The pomegranate is a fruit that contains hundreds of edible seeds called arils. They are rich in fibre, vitamins, minerals and bioactive plant compounds, but they also contain some sugar.
The pomegranate (Punica granatum) is a fruit-bearing deciduous shrub or small tree in the family Lythraceae that grows between 5 and 8 m (16 and 26 ft) tall. The fruit is typically in season in the Northern Hemisphere from September to February, and in the Southern Hemisphere from March to May.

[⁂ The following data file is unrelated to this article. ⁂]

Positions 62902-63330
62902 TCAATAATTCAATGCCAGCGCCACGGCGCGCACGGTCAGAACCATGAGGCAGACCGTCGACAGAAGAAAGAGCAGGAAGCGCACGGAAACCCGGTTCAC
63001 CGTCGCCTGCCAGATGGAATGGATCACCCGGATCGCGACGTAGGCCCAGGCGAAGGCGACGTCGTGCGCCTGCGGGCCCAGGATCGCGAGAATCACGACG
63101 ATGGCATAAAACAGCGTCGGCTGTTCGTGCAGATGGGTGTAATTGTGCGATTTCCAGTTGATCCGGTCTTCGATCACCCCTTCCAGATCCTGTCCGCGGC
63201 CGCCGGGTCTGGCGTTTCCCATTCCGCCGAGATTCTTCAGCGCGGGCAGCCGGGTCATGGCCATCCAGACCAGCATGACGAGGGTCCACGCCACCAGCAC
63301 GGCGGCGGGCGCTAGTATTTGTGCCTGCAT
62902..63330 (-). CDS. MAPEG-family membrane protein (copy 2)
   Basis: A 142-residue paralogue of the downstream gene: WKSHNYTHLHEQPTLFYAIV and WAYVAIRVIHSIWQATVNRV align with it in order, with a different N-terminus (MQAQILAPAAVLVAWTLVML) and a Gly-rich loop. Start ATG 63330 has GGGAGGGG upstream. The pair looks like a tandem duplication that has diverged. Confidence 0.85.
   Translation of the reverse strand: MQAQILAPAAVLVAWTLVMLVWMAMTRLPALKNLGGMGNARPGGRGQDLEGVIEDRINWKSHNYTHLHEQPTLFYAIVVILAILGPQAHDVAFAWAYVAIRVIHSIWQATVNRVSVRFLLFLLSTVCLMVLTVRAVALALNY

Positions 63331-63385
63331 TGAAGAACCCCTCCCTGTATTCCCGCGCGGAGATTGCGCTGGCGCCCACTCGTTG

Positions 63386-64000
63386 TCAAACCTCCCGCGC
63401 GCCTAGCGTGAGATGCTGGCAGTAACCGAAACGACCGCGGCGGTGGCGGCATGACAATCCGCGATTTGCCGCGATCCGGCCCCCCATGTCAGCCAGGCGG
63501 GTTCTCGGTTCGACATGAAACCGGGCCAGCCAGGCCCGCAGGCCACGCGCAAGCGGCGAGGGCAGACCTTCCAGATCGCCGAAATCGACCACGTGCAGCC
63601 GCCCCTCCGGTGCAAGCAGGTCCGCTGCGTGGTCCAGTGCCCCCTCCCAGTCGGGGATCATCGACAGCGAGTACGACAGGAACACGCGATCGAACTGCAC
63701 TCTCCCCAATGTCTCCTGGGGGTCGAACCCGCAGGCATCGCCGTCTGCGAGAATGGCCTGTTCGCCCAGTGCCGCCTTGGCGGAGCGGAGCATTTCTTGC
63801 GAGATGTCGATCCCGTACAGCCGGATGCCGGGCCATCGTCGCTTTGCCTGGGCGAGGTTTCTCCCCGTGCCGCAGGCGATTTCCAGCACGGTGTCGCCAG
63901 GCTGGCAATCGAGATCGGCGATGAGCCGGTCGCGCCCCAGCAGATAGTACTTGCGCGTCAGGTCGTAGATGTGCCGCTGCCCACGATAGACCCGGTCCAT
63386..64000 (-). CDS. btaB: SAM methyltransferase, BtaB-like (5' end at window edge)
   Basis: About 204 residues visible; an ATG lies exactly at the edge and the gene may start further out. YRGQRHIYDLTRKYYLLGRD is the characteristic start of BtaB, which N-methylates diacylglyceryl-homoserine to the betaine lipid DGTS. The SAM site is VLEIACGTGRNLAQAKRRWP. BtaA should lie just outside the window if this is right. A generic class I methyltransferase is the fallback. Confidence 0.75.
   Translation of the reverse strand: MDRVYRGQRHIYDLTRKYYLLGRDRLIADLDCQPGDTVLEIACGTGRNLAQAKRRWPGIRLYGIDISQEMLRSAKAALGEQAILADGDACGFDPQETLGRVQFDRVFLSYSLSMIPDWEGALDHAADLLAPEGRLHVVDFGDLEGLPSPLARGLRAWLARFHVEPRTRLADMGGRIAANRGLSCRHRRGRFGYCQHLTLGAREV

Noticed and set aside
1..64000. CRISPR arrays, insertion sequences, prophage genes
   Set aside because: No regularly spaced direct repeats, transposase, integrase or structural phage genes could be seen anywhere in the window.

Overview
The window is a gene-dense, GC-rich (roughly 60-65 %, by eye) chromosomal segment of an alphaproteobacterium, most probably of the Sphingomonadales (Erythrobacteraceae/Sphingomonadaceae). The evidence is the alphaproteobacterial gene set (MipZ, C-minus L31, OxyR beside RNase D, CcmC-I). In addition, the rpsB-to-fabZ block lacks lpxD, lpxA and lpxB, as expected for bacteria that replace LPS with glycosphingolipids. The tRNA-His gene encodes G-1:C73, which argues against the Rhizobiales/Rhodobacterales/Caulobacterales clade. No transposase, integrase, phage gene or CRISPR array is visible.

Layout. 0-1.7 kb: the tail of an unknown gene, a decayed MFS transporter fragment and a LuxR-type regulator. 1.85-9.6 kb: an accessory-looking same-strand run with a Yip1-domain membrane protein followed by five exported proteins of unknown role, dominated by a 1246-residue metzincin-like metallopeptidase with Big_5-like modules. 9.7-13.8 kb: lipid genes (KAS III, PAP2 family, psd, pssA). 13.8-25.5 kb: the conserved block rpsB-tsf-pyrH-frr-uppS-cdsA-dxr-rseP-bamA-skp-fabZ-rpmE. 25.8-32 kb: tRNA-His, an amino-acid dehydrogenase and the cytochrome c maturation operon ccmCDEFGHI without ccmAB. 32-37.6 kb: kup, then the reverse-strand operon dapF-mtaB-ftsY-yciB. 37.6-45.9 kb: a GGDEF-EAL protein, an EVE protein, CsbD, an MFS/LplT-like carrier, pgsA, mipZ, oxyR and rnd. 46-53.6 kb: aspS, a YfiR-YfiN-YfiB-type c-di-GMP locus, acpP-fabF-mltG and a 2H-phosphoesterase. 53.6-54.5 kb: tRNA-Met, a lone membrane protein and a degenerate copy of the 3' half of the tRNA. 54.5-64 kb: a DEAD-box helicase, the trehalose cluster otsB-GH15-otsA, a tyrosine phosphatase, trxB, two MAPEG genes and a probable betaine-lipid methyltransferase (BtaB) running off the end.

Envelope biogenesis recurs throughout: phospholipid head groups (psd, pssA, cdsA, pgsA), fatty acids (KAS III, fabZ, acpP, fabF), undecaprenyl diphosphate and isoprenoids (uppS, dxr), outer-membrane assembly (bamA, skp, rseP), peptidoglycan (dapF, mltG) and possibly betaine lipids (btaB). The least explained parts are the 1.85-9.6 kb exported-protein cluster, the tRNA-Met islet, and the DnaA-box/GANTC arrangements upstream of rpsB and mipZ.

The fruit of the subtropical tree Punica granatum. The juice is contained in a pulpy sac surrounding each of a mass of seeds; the outer skin contains tannin and is therefore bitter. The sweet juice is used to prepare grenadine syrup for alcoholic and fruit drinks.